Does the UN General Assembly have any power to stop Israel's war on Gaza?

Does the UN General Assembly have any power to stop Israel's war on Gaza?
Is the General Assembly able to step in when the Security Council is unable to make a decision to stop Israel's war on Gaza?
4 min read
12 December, 2023
UN Secretary-General Antonio Guterres invoked Article 99 of the UN Charter [Getty]

Many are hoping that a vote on Tuesday in the UN General Assembly on a non-binding resolution demanding an immediate humanitarian ceasefire will demonstrate widespread global support for ending Israel's onslaught on Gaza, now in its third month.

After the US vetoed a resolution in the Security Council on Friday demanding a humanitarian ceasefire, Arab and Islamic nations called for an emergency session of the 193-member General Assembly on Tuesday afternoon to vote on a resolution making the same demand.

But is the UN General Assembly able to step in when the Security Council is unable to decide to stop Israel's war on Gaza?

What power does the General Assembly have?

According to the General Assembly’s 1950 resolution 377A (V), widely known as "Uniting for Peace", if the Security Council is unable to act because of the lack of unanimity among its five veto-wielding permanent members, the Assembly has the power to make recommendations to the wider UN membership for collective measures to maintain or restore international peace and security.

For instance, most frequently, the Security Council determines when and where a UN peace operation should be deployed, but historically, when the Council has been unable to make a decision, the General Assembly has done so.

For example, in 1956, the General Assembly established the First UN Emergency Force (UNEF I) in the Middle East.

In addition, the General Assembly may meet in an Emergency Special Session if requested by nine members of the Security Council or by a majority of the Members of the Assembly - as it is doing on Tuesday.

However, unlike Security Council resolutions, General Assembly resolutions are non-binding, meaning that countries are not obligated to implement them.

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Intervention for Ukraine

To date, the General Assembly has held 11 Emergency Special Sessions - eight of which have been requested by the Security Council.

On 27 February 2022 - shortly after Russia invaded Ukraine - the Security Council decided to call an Emergency Special Session of the General Assembly in its resolution 2623 (2022) due to a lack of unanimity among its permanent members, preventing it from exercising its primary responsibility of "the maintenance of international peace and security".

As a result, on 1 March 2022, the General Assembly, meeting in an emergency session, adopted a resolution by which it deplored "the aggression by the Russian Federation against Ukraine in violation of Article 2 (4) of the Charter". It also demanded Moscow immediately cease its use of force against Ukraine and completely and unconditionally withdraw all of its military forces from the territory of Ukraine within its internationally recognised borders.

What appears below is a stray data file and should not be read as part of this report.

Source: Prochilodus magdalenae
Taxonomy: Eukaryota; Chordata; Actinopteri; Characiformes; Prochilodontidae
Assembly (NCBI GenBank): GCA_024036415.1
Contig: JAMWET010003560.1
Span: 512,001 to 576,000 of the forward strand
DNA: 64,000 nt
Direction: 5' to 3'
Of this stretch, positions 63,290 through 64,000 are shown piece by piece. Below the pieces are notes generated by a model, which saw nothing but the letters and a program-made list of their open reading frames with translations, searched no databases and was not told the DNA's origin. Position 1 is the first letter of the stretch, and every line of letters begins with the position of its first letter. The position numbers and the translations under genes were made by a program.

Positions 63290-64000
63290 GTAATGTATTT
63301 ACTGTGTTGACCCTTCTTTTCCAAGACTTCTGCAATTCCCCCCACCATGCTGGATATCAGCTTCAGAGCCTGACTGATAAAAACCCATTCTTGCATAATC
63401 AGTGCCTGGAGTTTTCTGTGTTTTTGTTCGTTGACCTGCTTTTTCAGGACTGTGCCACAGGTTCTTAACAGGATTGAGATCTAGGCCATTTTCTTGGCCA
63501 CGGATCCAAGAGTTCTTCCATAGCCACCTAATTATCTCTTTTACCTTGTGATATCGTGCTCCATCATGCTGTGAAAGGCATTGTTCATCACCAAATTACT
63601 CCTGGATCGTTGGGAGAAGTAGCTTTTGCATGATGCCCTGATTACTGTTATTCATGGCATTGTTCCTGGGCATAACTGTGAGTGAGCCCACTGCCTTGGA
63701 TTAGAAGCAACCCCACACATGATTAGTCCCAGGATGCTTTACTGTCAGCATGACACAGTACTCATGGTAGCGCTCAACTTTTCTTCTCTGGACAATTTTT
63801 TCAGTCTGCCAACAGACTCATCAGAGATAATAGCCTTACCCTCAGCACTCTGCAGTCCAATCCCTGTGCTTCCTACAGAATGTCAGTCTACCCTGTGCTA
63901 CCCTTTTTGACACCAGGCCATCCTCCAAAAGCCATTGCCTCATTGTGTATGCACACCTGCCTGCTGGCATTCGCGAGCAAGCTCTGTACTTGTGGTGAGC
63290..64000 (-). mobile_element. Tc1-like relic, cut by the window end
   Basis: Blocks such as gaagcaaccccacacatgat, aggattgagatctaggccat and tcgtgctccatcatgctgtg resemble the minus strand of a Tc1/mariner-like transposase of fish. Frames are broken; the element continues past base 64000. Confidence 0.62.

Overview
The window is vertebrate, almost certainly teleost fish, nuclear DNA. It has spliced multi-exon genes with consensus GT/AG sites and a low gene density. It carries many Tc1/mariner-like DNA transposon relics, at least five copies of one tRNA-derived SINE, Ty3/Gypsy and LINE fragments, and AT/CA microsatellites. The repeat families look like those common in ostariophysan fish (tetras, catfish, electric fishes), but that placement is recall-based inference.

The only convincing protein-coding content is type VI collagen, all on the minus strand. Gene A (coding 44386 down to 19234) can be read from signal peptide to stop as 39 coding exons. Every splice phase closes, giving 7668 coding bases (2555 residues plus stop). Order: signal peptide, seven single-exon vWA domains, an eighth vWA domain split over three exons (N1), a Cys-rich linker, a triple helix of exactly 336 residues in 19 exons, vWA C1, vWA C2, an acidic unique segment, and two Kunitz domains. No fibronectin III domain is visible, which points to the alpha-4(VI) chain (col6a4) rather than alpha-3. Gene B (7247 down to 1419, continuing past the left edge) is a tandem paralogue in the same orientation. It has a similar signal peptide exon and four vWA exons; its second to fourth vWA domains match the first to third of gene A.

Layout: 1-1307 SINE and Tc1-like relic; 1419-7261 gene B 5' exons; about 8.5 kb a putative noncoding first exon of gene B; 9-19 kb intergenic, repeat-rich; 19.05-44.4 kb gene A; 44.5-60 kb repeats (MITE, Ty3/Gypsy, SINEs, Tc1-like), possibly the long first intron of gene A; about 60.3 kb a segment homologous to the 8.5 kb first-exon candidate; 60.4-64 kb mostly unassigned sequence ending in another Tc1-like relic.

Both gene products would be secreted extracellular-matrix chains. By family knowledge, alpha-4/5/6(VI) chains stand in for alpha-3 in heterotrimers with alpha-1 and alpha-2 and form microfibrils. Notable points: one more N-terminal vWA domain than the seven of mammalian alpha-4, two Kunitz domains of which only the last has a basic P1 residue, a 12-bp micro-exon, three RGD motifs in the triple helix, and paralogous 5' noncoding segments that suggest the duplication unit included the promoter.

On 26 April, amid growing criticism of the lack of action by the Security Council to stop the war in Ukraine, the General Assembly adopted by consensus a landmark resolution requiring the five permanent members of the Council to justify their use of the veto.

While the General Assembly's resolutions are not legally binding, UN spokesperson Stephane Dujarric said on Monday that the assembly’s messages "are also very important" and reflect world opinion.

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UN response to the war on Gaza

Riyad Mansour, the Palestinian ambassador to the United Nations, said on Sunday that the defeated resolution in the Security Council was cosponsored by 103 countries, and he is hoping for more cosponsors and a high vote for the General Assembly resolution on Tuesday.

In the first UN response to the war on Gaza, the General Assembly on 27 October called for a "humanitarian truce" leading to a cessation of hostilities. The vote was 120-14 with 45 abstentions.

After four failures, the Security Council on 15 November adopted its first resolution, calling for "urgent and extended humanitarian pauses" in Gaza to address the escalating crisis for Palestinian civilians during Israel's relentless aerial and ground attacks.

That vote in the 15-member council was 12-0 with the US, UK, and Russia abstaining.

The US and UK said they abstained because the resolution did not condemn Hamas’ 7 October attack on Israel, and Russia because it failed to demand a humanitarian ceasefire, which Israel and the United States oppose.

As the death toll in Gaza has mounted during Israel’s onslaught on the besieged enclave, calls for a ceasefire have escalated, and on Friday the US was isolated in its support for Israel in the Security Council, where the vote was 13-1 with the United Kingdom abstaining.

The Security Council meeting and vote last Friday were a response to a letter from UN Secretary-General Antonio Guterres, who invoked Article 99 of the UN Charter, which enables a UN chief to raise threats he sees to international peace and security.

He warned of a "humanitarian catastrophe" in Gaza and urged the council to demand a humanitarian ceasefire.

Guterres said he raised Article 99 - which hadn’t been used at the UN since 1971 — because "there is a high risk of the total collapse of the humanitarian support system in Gaza".

The UN anticipates this would result in "a complete breakdown of public order and increased pressure for mass displacement into Egypt", he warned.

Gaza was at "a breaking point" and desperate people were at serious risk of starvation, Guterres said, stressing that Hamas' attack on Israel "can never justify the collective punishment of the Palestinian people".

Agencies contributed to this report.